Longview newspaper ratifies first union contract


Journalists at the daily newspaper in Longview, Washington, secured a 2% wage increase in their first union contract with Lee Enterprises.

The one-year contract was unanimously approved on March 24 by the Longview Newsguild, which represents eight journalists at The Daily News. It came after several months of bargaining that reached a standstill when the discussion turned to wage increases.

In early 2022, the union was proposing a 5% raise, while management offered a 0.8% increase in the base pay and no across-the-board increase.

In the end, the wage negotiations resulted in a 2% raise for everyone, said Katie Fairbanks, a reporter at the newspaper and member of the bargaining team.

The contract increases bereavement leave to four days, up from three. It establishes a severance policy providing one week of pay for each year at the newspaper, with a minimum of four weeks pay and a maximum of 26. It includes a layoff policy that takes seniority into account, and it requires the employer to have clear cause before terminating a worker.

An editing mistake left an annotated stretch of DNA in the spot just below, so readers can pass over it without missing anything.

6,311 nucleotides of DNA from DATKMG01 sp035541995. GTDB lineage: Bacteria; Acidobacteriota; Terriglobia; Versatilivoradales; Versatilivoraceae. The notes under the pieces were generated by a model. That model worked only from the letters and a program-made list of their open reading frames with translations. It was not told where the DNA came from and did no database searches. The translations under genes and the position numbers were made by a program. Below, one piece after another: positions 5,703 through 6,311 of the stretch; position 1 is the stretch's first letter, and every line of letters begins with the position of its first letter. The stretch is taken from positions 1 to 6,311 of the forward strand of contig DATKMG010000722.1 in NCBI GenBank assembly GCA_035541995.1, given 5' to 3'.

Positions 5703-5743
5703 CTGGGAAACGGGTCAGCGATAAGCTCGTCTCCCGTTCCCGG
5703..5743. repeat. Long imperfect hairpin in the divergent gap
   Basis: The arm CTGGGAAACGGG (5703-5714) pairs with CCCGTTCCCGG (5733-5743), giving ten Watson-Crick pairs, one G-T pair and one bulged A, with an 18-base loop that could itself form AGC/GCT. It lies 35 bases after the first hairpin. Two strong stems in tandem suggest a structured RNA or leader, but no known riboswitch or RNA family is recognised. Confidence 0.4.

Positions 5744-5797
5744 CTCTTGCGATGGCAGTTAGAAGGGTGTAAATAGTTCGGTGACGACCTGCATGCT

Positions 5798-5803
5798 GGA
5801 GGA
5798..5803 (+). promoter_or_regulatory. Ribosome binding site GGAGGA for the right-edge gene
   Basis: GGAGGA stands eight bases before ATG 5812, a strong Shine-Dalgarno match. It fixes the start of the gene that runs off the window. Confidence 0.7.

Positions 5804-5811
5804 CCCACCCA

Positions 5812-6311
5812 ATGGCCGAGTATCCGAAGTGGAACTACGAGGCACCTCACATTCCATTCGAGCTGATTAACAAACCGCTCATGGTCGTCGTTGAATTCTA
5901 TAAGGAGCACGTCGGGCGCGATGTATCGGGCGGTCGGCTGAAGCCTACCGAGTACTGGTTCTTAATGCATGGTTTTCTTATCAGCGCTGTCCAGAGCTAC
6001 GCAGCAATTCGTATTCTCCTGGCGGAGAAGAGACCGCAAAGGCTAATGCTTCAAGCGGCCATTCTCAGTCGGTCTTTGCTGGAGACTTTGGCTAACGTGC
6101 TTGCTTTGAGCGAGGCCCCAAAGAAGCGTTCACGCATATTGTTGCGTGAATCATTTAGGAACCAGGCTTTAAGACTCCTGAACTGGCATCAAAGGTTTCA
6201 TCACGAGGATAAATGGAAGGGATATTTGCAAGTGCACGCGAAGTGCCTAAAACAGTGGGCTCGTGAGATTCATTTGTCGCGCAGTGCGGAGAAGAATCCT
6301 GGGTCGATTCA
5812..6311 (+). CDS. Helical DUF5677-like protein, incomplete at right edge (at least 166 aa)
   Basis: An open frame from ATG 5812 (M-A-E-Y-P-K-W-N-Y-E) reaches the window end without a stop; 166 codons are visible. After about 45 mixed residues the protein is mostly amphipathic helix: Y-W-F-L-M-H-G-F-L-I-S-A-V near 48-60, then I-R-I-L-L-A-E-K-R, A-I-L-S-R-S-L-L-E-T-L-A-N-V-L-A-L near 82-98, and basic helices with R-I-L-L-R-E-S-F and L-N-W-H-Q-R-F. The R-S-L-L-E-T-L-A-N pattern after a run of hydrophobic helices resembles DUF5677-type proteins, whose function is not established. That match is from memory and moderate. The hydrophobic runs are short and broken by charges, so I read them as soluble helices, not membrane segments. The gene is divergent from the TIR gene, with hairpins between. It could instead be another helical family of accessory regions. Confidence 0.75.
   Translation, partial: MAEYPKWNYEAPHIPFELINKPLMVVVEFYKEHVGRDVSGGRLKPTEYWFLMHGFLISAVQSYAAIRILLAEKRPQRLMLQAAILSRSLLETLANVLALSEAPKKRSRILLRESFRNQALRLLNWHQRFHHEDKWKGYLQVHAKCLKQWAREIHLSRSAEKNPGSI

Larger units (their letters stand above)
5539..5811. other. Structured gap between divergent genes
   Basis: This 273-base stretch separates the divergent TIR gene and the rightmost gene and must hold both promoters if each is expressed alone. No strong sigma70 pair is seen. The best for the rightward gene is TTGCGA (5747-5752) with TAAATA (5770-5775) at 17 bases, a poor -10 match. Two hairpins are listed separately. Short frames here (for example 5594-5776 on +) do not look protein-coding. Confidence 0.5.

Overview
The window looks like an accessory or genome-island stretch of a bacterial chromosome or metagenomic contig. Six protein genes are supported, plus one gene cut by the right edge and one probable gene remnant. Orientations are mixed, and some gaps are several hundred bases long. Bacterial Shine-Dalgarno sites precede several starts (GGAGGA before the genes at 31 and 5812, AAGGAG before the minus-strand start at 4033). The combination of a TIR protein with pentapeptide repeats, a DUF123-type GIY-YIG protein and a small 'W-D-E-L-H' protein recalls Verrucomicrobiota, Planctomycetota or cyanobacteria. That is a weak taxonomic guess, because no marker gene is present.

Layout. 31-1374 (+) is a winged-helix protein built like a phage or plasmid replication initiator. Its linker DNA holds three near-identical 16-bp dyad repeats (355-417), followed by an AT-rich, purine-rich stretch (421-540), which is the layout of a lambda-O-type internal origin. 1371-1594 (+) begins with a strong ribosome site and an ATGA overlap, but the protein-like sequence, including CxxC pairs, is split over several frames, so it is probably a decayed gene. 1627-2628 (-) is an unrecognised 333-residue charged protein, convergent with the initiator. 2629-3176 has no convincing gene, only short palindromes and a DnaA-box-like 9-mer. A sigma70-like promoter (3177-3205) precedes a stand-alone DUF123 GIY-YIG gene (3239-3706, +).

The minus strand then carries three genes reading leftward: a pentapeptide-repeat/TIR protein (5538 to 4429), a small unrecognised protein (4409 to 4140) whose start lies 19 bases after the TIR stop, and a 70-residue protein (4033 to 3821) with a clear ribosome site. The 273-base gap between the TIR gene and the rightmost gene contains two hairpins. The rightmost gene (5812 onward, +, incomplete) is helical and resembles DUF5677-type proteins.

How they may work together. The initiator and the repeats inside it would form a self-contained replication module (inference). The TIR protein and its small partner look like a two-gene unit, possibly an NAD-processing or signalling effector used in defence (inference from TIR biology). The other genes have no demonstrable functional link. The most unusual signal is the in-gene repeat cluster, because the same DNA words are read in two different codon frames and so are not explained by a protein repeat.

It also includes “employee integrity” language that gives reporters the right to withhold their bylines if they’re uncomfortable with the way a story has been edited. A safety clause allows reporters to leave or refuse an assignment if they feel it’s too unsafe.

Since it’s only a one-year contract, bargaining is set to begin again in a few months.

The Longview Newsguild was named “Union of the Year” by the Southwest Washington Central Labor Council in February. Fairbanks said the union also drew support from local residents.

“Longview obviously is a very strong union town and has a lot of union history, so it was nice to be able to officially join that and have the community back us on that,” she said.

The contract is a significant milestone for the union, particularly in light of the very different result at the nearby Columbian newspaper in Vancouver. Reporters there unionized in 2019, but after two years of “negotiations” in which the company refused to agree to any union proposal and laid off members of the bargaining team, the union withdrew out of recognition that most remaining news room workers no longer wanted to be union-represented.


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